Its the equvilent of using foam packing pellets. It reduces the weight of the planter and you can use a lot less soil to fill the drawer space. Most plants only need a few inches of soil.

    • Jody Burge Jody Burge on Apr 14, 2019

      Julie, building a shelf would make it top heavy and easy to tip over. With the containers inside it makes the weight more evenly distributed.

  • Sky Sky on Apr 14, 2019

    Can it withstand the outdoor elements? You did a great job

    • Cindy Lovelace Cindy Lovelace on Apr 14, 2019

      It could withstand outside if it had been coated with Spar Varnish or any other outside sealer. It is still going to rust from the inside because of water. I would drill some drain holes in the bottom so it wouldn't fill with water in the rain.

    • Wanda Kirk Wanda Kirk on Apr 14, 2019

      Thin metal and not rust proof. Two years max before the bottom falls out unless you line the interior with a sheet of plastic.

    • D. Powers D. Powers on Apr 14, 2019

      Good idea Cindy, otherwise you have a mosquito breeding ground.

    • Lyn Peterson Marshall Lyn Peterson Marshall on Apr 14, 2019

      She does state to be sure to drill some drainage holes in the bottom

    • Jackie Jackie on Apr 14, 2019

      I have one that has been outside for 2 years, this is the 3rd. After one year the bottom rusted out around the wheels so i put it on a furniture mover... after a year it broke and now it is on 4x4 blocks......I have not had to repaint it yet...

  • Ann Marie Van Haitsma Ann Marie Van Haitsma on Apr 14, 2019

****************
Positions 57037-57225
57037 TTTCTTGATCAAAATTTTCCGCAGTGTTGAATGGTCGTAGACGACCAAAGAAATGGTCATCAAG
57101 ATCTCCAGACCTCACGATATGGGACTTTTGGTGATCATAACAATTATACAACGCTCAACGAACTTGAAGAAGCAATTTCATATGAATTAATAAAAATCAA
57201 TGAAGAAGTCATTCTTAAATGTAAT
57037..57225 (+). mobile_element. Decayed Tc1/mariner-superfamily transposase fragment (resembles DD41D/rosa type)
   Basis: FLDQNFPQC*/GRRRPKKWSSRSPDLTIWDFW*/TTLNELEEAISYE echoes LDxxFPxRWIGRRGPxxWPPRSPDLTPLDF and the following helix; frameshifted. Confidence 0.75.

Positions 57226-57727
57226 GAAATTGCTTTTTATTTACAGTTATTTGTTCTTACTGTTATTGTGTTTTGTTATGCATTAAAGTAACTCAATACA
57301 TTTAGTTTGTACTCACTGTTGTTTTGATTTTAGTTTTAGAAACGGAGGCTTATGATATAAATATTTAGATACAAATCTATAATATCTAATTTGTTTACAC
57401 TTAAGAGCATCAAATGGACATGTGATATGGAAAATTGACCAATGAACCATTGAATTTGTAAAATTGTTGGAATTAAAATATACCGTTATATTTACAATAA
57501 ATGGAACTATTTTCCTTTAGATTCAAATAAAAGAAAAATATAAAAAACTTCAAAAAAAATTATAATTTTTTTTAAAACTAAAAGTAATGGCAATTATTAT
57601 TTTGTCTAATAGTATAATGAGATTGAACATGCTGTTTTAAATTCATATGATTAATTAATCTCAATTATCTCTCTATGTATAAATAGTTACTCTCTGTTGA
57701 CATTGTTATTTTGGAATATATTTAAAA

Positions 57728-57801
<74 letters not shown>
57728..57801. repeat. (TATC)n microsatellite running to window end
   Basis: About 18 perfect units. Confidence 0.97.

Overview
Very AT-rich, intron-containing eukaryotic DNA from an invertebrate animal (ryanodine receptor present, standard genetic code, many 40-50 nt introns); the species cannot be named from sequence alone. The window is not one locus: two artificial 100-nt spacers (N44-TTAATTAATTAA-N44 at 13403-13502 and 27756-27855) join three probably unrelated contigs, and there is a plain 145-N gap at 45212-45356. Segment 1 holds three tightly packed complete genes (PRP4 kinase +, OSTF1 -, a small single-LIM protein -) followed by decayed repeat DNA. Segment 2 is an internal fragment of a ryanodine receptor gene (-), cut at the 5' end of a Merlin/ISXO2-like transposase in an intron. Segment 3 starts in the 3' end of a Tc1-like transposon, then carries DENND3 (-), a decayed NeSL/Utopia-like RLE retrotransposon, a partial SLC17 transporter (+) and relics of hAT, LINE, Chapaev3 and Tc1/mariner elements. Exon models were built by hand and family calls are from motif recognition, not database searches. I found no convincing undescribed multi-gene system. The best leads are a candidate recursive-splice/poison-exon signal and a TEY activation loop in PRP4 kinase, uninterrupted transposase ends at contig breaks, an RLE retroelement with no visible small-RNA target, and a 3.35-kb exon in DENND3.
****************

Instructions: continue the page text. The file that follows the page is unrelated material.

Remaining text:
What did you create with the drawers?

    • Patsy Price Patsy Price on Apr 14, 2019

      You probably make smaller planters with them.

    • Susie Martin Susie Martin on Apr 14, 2019

      I would probably make smaller planters as previously suggested.

    • JudyH JudyH on Jul 12, 2019

      I'm now sure the drawers would work well as planters because the sides are only a few inches deep - about half the depth of the drawer so the soil would only be about 4-5 inches deep. You would have to be sure to use plants that don't have a very deep root system

  • Gary Gary on Apr 14, 2019

    I have very old iron patio furniture. Very old and heavy. It has a lot of rust for setting for many years. What is the easiest way to remove all the Rust and build up. So I can get a smooth finish the painting. And what kind of paint would you recommend. ,thanks

    • Stephanie Rountree Stephanie Rountree on Apr 14, 2019

      I would take the furniture to an auto body shop and have them sandblast it.

    • Patsy47 Patsy47 on Apr 14, 2019

      Steph has a great idea..,sandblast....the you could easily spray paint it with Rustoleum.....or even use a brush on version of the oil- based product.

    • Jeanne Martin Jeanne Martin on Apr 14, 2019

      I'm currently repainting my patio table & 4 chairs. I am using a wire brush on the rust and flakey paint. I use a scraper to get under larger flakes to kinda pop them off. I go over the rusted areas one more time with the wire brush to smooth it out some, then wipe clean. It doesn't have to perfectly smooth because the only area rusting is the chairs wheel base that sits on my patio (they are swivel chairs). I’m also using a hammered spray paint that helps hide little imperfections. I hope this helps! It is alot of work but my cost is only the spray paint. Luckily only 2 chairs have the worst rust.

    • Bucko2000 Bucko2000 on Apr 14, 2019

      I used Rustoluem on my chairs and the next year rust was back. So I bought automobile paint from Amazon. A bit pricey but this is year 3 and No Rust!